FIRE IN THE SKY
Review by Gordon Justesen
D.B. Sweeney, Robert Patrick, Craig Sheffer, Peter Berg, James Garner
Director: Robert Lieberman
Audio: Dolby Digital 5.1, Dolby Surround, French Dolby Surround
Video: Anamorphic Widescreen 2.35:1
Length: 109 Minutes
Release Date: October 19, 2004
In order to fully
accept the story that is told in Fire in
the Sky, you will have to seriously challenge your beliefs on whether or not
life does indeed exist beyond our planet. I like to think that such a thing
exists; therefore I very much accept the alleged fact based details that the
In 1975, an
ordinary man experienced something that none of us could possibly imagine.
Arizona resident Travis Walton had gone missing for several days. At least,
that's what most of the townsfolk suspected. Despite an intense rescue
operation, no sign of him was found. When he was eventually discovered, his
story would devastate those who knew him best.
in the Sky, adapted from
Walton's own recollection titled "The Walton Experience", chronicles
the course of the day Walton (D.B. Sweeney) mysteriously vanished. The story
opens on the night in question as Walton's best friends/work associates fearing
for their lives after witnessing something beyond description. The ring leader,
and Walton's closest friend, Mike Rogers (Robert Patrick) insists they go to the
police and tell them what they claim to have saw.
As they are
interrogated by state policeman Frank Waters (James Garner), the men give their
side of the story, which reveals that their friend may have been very much
abducted by a UFO that appeared to have crashed somewhere in the Arizona
mountains. Waters, of course, refuses to believe their story. It doesn't help
their case when the rest of the town starts to suspect that they had something
to do with Travis' disappearance.
Travis is soon
discovered, and right from the moment of discovery everyone who knows him senses
a pivotal change in him. He was the most normal guy one could ever hope to meet.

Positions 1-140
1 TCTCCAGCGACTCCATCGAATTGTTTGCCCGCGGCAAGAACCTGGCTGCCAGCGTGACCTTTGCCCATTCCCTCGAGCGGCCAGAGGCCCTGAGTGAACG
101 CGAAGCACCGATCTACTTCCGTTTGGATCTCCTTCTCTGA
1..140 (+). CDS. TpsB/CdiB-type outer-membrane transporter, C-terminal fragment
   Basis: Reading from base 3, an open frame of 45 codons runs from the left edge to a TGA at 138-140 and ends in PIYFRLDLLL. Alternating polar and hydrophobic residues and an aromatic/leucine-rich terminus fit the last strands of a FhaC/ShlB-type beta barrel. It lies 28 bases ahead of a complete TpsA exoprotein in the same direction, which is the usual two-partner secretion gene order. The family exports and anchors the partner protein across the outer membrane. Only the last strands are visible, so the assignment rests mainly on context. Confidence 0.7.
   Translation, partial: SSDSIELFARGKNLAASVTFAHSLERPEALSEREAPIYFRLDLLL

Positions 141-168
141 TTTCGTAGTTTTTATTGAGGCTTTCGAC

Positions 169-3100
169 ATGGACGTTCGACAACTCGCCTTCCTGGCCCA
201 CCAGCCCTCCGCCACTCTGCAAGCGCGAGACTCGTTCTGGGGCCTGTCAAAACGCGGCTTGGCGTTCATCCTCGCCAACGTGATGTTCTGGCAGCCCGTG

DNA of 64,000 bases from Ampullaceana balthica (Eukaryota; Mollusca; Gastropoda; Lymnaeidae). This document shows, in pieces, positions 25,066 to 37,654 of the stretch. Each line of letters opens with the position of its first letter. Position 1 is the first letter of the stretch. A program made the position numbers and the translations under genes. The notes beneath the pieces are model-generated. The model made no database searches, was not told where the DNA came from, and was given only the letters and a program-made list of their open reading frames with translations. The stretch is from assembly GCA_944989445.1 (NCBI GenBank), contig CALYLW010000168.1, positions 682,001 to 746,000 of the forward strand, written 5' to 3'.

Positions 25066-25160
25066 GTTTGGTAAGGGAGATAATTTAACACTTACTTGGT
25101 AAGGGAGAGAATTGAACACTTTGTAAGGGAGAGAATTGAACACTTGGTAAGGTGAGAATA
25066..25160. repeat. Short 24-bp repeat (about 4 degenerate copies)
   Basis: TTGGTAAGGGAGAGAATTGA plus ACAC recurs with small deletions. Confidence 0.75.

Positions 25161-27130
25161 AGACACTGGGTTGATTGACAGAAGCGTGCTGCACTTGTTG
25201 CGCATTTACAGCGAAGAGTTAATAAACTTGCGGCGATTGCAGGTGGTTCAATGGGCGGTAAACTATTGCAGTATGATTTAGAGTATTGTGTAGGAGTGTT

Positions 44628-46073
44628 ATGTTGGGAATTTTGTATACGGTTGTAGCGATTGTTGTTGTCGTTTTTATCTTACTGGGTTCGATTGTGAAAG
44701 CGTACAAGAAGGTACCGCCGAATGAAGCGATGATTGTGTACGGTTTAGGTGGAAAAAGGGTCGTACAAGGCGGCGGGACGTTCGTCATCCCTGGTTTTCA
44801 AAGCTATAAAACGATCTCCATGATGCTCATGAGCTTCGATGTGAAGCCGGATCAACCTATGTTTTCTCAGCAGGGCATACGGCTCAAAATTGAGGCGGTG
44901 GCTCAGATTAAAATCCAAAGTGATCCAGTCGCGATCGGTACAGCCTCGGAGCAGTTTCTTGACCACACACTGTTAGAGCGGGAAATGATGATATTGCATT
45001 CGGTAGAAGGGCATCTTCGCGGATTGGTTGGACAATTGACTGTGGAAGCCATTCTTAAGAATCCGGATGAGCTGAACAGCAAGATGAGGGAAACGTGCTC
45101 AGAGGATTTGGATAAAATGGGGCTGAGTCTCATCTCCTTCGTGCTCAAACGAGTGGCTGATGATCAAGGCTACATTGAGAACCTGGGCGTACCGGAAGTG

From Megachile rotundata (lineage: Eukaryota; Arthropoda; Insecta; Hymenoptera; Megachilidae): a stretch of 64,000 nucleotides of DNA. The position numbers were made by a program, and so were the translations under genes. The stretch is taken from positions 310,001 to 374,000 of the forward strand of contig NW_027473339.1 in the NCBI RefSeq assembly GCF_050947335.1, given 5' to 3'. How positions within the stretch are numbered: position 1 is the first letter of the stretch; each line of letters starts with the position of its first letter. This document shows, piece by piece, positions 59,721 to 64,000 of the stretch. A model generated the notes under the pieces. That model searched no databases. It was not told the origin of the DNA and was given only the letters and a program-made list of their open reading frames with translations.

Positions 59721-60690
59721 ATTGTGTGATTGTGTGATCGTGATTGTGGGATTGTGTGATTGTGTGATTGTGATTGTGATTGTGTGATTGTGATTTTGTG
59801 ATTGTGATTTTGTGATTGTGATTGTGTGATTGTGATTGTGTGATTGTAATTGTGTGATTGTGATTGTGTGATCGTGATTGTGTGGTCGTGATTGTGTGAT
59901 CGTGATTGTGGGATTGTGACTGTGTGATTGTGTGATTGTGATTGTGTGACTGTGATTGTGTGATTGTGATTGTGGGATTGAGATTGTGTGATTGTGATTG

Now he is deeply traumatized, and constantly being haunted by nightmares of his
experience. Just a flash of light in his face is enough for him to recollect
what happened to him.
The two most
exciting sequences in the movie are indeed the revelation involving Travis'
abduction. The first is an early scene where Travis and his friends are driving
home from work in the evening, where at which point Travis sees what appears to
be a red fire projecting from the forest. He gets out of the truck, apparently
astonished with glee at what he is seeing, His friends beg him to get back into
the truck, only to then witness a huge beam of light knock Travis to the ground.
This is the incident that precedes the opening of the movie.
The second is
easily the capper of the movie, where in which we experience, along with Travis,
the gruesome details of the alien experiments done to him. How intense is this
sequence? Let's put it this way, I'm surprised the film was able to garner a
PG-13 on the basis of this scene alone. Without delivering any detail, I can
tell you that it is bound to get a reaction from anyone who sees it. This is
probably the most realistically accomplished sequence involving a frightening
encounter with alien intelligence.
Even though the
too-neat of an ending does leave something to be desired, Fire in the Sky is a most effective fact based drama. It had an
impact on me when I first saw it back in 1993, and that impact is resonant when
watching it eleven years later. And as for Travis Walton himself, I for one
think he's very lucky to still be standing.
Overall, not an
awfully bad anamorphic offering from Paramount. The presentation does actually
turn up a series of nicely done images, some in dark scenes and others in light
scenes. The abduction sequence itself is grand looking moment. The only flaw is
that there are sparse moments of noticeable grain which last longer than they
should. Other than that slight disadvantage, this is an otherwise solid looking
The stellar 5.1 mix
did a great job of reminding me just how intense this movie was. The suspense
laden opening of the film is a good indicator of what's to come, audio-wise. As
for the two big sequences of the movie, be prepared for a fully dynamic-level of
sound. I never saw the movie in the theaters, but I'm very sure that it could
never come close to the quality of this strong presentation.